The bonus is not only do you get a very large, 24'', super cute moneky doll but you also get some fashionable accessories to dress your Molly: a smart pair of Mary Janes, one sassy beret and a twirly skirt. The accessories are even easier to make up and simple enough to embellish (rick rack, more embroidery or appliqués) but you can also choose different fabrics for special outfits. I am dreaming of mary janes in faux leather, a plaid skirt and Santa hat for Christmas; black shoes, a lace overlay skirt and basket for Easter; a birthday candle skirt in bright colors and hot pink shoes for birthday parties.
I do have just one tip to make your Molly Monkey last through the years, interface the cotton pieces of your doll. If you use corduroy (as recommended) or velvet as I did, there is no need to interface these fabrics as they are thick, but the quilting cotton is thinner and interfacing it will make it more durable and help reduce a lumpy appearance when stuffing.
My Molly took about 2.5 naps to complete which translates to about 6 hours. This may seem like a lot but there is a good bit of hand sewing and embroidery. However, it is all worth it as you will be creating one of the cutest dolls ever. The hand sewing and embroidery can also be done with a nice cup of Hot Cocoa and a good movie nestled into the couch as I did. I cannot wait for Christmas morning for my little one to open her first Molly Monkey. Thank you Larissa for sharing this wonderful pattern!
Our Blog of the Month is back by popular demand but before I introduce new blogs, I would love to take you back and revisit our previous Blog of the Month winners. First up is StacySews.com. Stacy Sews is one of my favorite blogs because Stacy has sewn everything and sewn it well. But it is not just the knowledge that Stacy keeps in her sewing kit but that she freely shares her knowledge on her blog. Stacy has made Thursday popular because it is Linky Thursday. I love to discover new tutorials and products on Thursday and I am sure many bloggers covet a bump in statistics from Stacy.
If Stacy has made it then she has blogged about it and with her blogs posts come modifications and recommendations but also a cost break down including cost of pattern, notions and fabric. You can also find a reference to where Stacy purchased her fabric in case your stash is in need of some of the same. Stacy has introduced me to many new patterns and pattern companies in the several years that I have been a faithful reader. You can also find more from Stacy in popular sewing magazines such as Sew News, Sew It All, and Sewing Republic.
The latest in our "From Film to Closet" series is a warm-as-toast fleece hoodie inspired by my favorite Disney princess.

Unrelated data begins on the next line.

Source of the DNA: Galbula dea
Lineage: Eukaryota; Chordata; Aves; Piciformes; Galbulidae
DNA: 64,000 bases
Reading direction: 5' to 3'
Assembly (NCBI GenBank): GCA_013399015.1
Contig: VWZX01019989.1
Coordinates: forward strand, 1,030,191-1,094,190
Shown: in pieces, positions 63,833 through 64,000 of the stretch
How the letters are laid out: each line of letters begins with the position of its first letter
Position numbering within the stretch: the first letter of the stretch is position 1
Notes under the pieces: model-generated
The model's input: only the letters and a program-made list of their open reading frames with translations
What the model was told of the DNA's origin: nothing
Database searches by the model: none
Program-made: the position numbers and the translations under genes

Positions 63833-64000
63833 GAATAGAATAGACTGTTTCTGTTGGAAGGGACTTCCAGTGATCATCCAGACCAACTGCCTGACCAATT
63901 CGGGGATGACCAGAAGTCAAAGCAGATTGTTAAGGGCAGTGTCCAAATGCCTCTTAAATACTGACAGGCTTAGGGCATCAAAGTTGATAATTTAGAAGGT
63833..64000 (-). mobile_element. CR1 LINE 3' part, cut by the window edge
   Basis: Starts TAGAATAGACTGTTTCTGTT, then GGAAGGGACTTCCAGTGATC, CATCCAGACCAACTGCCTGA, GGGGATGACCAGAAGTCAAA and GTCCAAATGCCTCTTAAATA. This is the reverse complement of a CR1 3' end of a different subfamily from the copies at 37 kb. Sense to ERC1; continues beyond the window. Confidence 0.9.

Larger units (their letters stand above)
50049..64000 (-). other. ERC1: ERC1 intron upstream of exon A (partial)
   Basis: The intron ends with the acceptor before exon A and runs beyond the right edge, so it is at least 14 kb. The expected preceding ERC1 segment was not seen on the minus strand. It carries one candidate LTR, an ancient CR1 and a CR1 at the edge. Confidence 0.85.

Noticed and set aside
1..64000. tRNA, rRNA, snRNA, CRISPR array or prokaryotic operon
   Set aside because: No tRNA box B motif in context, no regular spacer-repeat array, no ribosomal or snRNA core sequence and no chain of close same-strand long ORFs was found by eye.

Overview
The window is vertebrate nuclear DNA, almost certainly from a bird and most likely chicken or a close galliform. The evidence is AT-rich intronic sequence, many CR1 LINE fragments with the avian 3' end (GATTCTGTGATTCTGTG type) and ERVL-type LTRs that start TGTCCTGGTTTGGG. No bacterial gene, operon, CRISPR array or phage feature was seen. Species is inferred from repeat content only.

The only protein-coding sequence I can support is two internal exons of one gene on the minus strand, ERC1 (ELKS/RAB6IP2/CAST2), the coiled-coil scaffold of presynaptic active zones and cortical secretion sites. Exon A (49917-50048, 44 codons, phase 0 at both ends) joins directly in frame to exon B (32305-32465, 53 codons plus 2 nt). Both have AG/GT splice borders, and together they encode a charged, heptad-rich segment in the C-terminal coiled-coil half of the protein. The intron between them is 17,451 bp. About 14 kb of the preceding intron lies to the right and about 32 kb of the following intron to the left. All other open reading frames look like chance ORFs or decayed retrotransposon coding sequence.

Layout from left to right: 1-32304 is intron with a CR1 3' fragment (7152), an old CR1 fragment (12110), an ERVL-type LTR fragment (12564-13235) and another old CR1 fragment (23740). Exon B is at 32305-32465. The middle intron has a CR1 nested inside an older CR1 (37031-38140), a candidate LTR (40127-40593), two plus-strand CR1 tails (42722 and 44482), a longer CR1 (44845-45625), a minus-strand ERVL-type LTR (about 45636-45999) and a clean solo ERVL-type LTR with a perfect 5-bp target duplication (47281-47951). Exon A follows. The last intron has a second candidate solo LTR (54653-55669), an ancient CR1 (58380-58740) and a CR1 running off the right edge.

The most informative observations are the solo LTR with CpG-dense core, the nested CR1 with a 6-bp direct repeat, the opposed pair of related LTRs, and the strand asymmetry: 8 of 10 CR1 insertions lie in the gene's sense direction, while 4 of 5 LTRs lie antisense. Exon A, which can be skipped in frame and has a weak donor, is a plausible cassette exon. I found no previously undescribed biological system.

As the weather turns cold, I always find myself despairing at having to dig out coats and jackets. Even though I love the coziness of fleece, and I am a die-hard fan of solid black everything, something about having to wear warm layers because Mother Nature has decided it's frost time always gets me down.
This year, I thought I'd try turning my winter doldrums around by making a warm jacket that will make me giggle a little every time I put it on. It's no secret that Snow White is, sans doubt, my very favorite of all the Disney princesses. She's the original, she's raven-haired, she's kind and she can cook. So I decided to overlay the design lines from her iconic dress onto my cold weather gear.
I used a basic hoodie pattern similar to this Kwik
Sew gem, but any hoodie pattern that you like will do. For the sleeves, I dug a
princess costume pattern with a puff sleeve out of my stash and used that in
lieu of the sleeve that came with my hoodie pattern. From there, it was just a
matter of using an assortment of yummy Winterfleece velours, selecting a sport
zipper and voila! Winter princess, at your service.
While this version is an adult garment, just think of the adorable possibilities you could come up with for a child's jacket! Your kid could stay warm through winter's chilliest days dressed as their favorite fairy, monster, cowboy, animal -- you name it!
A few tips for adapting an animated character's look to a hoodie of your own:
- First, identify the primary design lines of the look. What are the details that define the character's design? Those are the key elements to include in your plan.
- If you adapt a princess-style design to a hoodie, be careful about the placement of your sleeves. Since most hoodie patterns have an armscye seam that sits just off the shoulder, a detail like a puff sleeve can become very bulky looking and give the a linebacker effect you probably don't want.
- As always, have fun! A project like this is a perfect chance to really get creative -- let your mind soar, and resist the urge to censor yourself!
I have no idea why but whenever I plan to decorate for Christmas my first thought is: Pillow covers. I guess it is because being a knitter I spend a lot of time curled up on or staring at the couch so of course I want to decorate it first. AND I love a good cozy pillow, so this year when I planned my pillow covers for Christmas I was drawn to flannel. Flannel everything- background, appliqués, you name it. And no zippers as well, they ruin the coziness. No need to take notes, you can just add these pictures to your Pinterest boards. Last year I made a pillow from Velvet with I-cord embroidery and it was soft and squishable as a pillow should be but I was always worried about my little one pulling off the I-cord so this year I went all out. We are talking Heat n' Bond and zig zagging all over the place. I even managed to couch on some yarn for the ornament hangers. All easy and all so soft and cozy.
1 yd of Flannel for pillow cover (I used Quilter's Flannel 90 in. Wide in Natural)
½ yd of flannel for ornaments (I used Cozy Cotton Flannel Grid Marine)
A smidge of wool felt for the hangers on ornament in Red
10 yds of wool yarn in Navy
First find an image of an ornament that you love and print it out. I did a quick search of Ornament Clip Art.
Trace this image onto the back of your Heat N Bond 3 times and cut out all images in one big piece (don't cut out each ornament shape yet) and apply, according to instructions, to the back of your green flannel. Now cut out each ornament, peel off the paper and arrange on your pillow cover made from Hot Patterns Giving Thanks Pillow Cover Pattern in White Flannel. Once you have an arrangement you like, iron your pieces in place. Cut out little squares roughly ½ by ½ in. from some wool felt. Wool felt is a little too thick for Heat n Bond so I like to keep it in place with a glue stick. Zig Zag stitch around your complete ornament. Finish off by pinning some navy wool yarn from your ornament to the top of your pillow. Slowly Zig zag stitch over your yarn keeping an eye on it so it doesn't creep out of place. Trim all loose threads and enjoy!